In this article, I will explain your options for replacing Azure RemoteApp, which Microsoft plans to terminate in August 2017.
Azure RemoteApp was a feature of Azure and was available only via Azure Service Management (ASM) and not in Azure Remote Management (ARM/CSP). It provided a very easy way to deliver remote desktop services connections to desktop applications that were hosted in a collection of Remote Desktop Services (RDS) session hosts. There were a few nice features about the solution, including:
On August 12th, Microsoft announced the deprecation of Azure RemoteApp, and as one expect, marketing told us that this was a good thing. Personally, I was shocked. I like the easy package of RemoteApp, the wrapped up pricing that didn’t require another licensing program outside of Azure, and the ability to fire up RemoteApp on demand using a PowerShell script or Azure Automation. What left me further stunned was that we were told we had one year to find an alternative and that the recommended solution was vapour-ware from Citrix … a solution that was just announced but would not be available until Q1 or Q2 of 2017.
Customers need an alternative to Azure RemoteApp. We have known since Microsoft Ignite that Citrix has plans for 2 solutions, but there are others that we can consider, too; I’ll discuss these options so that you can start planning now.
Azure RemoteApp might be dead, but this doesn’t mean that RDS in Azure is dead, too. There is nothing to stop you from deploying an RDS farm in Azure using Azure virtual machines — this is the first thing I ever deployed in Azure because I wanted to experience what a client/server solution would be like. You’ll either do a one machine deployment for a very small number of users, or you’ll design a scaled out RDS farm will all of the RDS components running in their own virtual machines.
Azure RemoteApp used Standard A3 (4 cores, 7GB RAM) virtual machines for the session hosts — this was what Microsoft, Azure, and some RDS MVPs recommended because it balanced price, performance, and scale-out abilities. Today, you might consider the Av2-Series virtual machines. They are lower cost, and the M variants offer larger amounts of RAM. The Standard A3 costs roughly $267 per month (North Europe), but the slightly larger A4v2 (8GB RAM) costs just $203 per month. You also have the option of using N-Series virtual machines if GPU performance is required for workloads such as AutoCAD.
Note that the cost of a Windows Server virtual machine includes the Windows CAL, but it does not include the cost of an RDS CAL. You must license users for RDS via one of these methods:
The masters of the server-based desktop, Citrix, has published guidance on how to deploy XenApp on Azure. Like with the above RDS solution, instead of deploying Citrix with on-premises virtual machines, you use Azure virtual machines instead.
Licensing-wise, things get complicated here. You’ll need:
Potentially, you’re acquiring licensing via three different channels for something that is meant to be “utility computing.”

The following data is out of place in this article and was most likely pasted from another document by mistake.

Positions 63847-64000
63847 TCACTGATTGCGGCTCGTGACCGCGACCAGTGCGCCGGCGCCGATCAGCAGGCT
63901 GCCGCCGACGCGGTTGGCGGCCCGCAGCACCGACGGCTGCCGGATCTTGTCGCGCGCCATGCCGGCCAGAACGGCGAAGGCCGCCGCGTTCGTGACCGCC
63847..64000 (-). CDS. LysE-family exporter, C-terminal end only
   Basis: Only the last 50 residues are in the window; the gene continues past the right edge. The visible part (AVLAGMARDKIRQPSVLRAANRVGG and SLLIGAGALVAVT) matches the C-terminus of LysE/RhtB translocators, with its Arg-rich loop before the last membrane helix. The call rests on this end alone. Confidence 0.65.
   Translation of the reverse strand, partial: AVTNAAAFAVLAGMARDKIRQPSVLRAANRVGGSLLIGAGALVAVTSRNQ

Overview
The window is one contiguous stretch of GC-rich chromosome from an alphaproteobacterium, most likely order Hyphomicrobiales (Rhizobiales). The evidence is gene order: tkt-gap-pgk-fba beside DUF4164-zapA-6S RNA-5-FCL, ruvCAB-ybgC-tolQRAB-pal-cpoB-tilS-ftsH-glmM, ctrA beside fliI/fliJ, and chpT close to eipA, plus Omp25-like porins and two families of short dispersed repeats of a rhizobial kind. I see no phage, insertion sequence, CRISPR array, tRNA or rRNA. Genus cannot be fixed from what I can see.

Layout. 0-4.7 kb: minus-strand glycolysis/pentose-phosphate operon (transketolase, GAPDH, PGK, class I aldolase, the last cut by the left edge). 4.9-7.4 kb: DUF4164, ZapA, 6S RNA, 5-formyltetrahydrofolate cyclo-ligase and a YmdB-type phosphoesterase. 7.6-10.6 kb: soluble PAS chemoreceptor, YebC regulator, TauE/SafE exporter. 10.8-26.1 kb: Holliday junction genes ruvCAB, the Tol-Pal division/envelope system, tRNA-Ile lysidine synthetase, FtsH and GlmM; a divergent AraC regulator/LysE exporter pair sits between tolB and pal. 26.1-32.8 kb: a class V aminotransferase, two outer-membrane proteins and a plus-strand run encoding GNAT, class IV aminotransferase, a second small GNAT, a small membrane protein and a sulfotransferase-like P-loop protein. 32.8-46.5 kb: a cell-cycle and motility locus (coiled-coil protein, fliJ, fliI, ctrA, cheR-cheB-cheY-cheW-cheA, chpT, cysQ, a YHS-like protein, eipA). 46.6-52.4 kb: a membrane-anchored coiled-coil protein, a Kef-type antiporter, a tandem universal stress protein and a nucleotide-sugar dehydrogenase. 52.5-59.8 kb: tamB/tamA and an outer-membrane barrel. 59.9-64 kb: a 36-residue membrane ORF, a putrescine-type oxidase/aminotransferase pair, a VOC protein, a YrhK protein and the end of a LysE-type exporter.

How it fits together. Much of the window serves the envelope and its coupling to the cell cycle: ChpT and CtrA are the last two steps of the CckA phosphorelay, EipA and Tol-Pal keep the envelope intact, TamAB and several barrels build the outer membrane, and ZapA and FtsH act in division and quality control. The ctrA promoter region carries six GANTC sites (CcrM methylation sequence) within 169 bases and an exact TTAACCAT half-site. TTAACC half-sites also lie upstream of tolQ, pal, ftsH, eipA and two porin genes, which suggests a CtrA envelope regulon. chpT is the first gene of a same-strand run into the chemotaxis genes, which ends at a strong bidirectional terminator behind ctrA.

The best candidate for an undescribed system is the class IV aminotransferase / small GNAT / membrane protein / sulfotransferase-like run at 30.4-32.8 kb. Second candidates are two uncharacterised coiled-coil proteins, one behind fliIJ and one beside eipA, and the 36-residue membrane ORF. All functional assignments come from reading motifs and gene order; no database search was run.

The silver lining that Microsoft marketing put in the cloud (of the death of Azure RemoteApp) is that Microsoft is partnering with Citrix to deploy alternative solutions for RemoteApp.
Blackmail jokes aside, there is some gossip about why Microsoft went with Citrix for an insourced desktop/VDI solution instead of using its own code. I cannot state that any of this is fact, but there might be some grain of truth in the following:
Microsoft and Citrix co-announced in the Summer that Citrix would be bringing two of its services to Azure:
Both of these solutions will be:
XenApp Express is a direct successor to Azure RemoteApp; based on what was shown at Microsoft Ignite by Citrix, the solution looks very similar to RemoteApp. Citrix deliberately maintained the deployment experience, the language, and it is executed similarly. Virtual machines operate as session hosts, each of which hosts many virtualized session environments for multiple users at a time.
XenDesktop is quite interesting because it brings with it a much-demanded licensing change for Windows 10. Hosted VDI on shared infrastructure has not been possible (licensing terms) using the Windows desktop operating system until now. Windows 10 Enterprise will have conditions to allow hosted VDI and Citrix will leverage this for XenDesktop running on Azure. I’m not sure what the precise licensing terms are just yet — no real detail was shared at Ignite — but it is a start!
What Citrix presented was very interesting looking, but I had some concerns:
We expect to see Citrix XenApp on Azure appear as a technical preview very soon, with general availability expected before the scheduled death of Azure RemoteApp in August. Citrix claimed that XenDesktop should appear as an Azure service in Q4 2016 – at the time of writing Citrix, had one month left to meet that deadline.
You have some options available to you. If you have a pressing need, you can deploy RDS or XenApp using Azure virtual machines yourself. That will require more machines than a hosted solution such as Azure RemoteApp, but it will solve a need. If you can wait, Citrix will bring two services to Azure over the next 10 months; hopefully, in that time, Citrix and Microsoft can figure out the logistics to make the services both affordable and logistically easier to consume.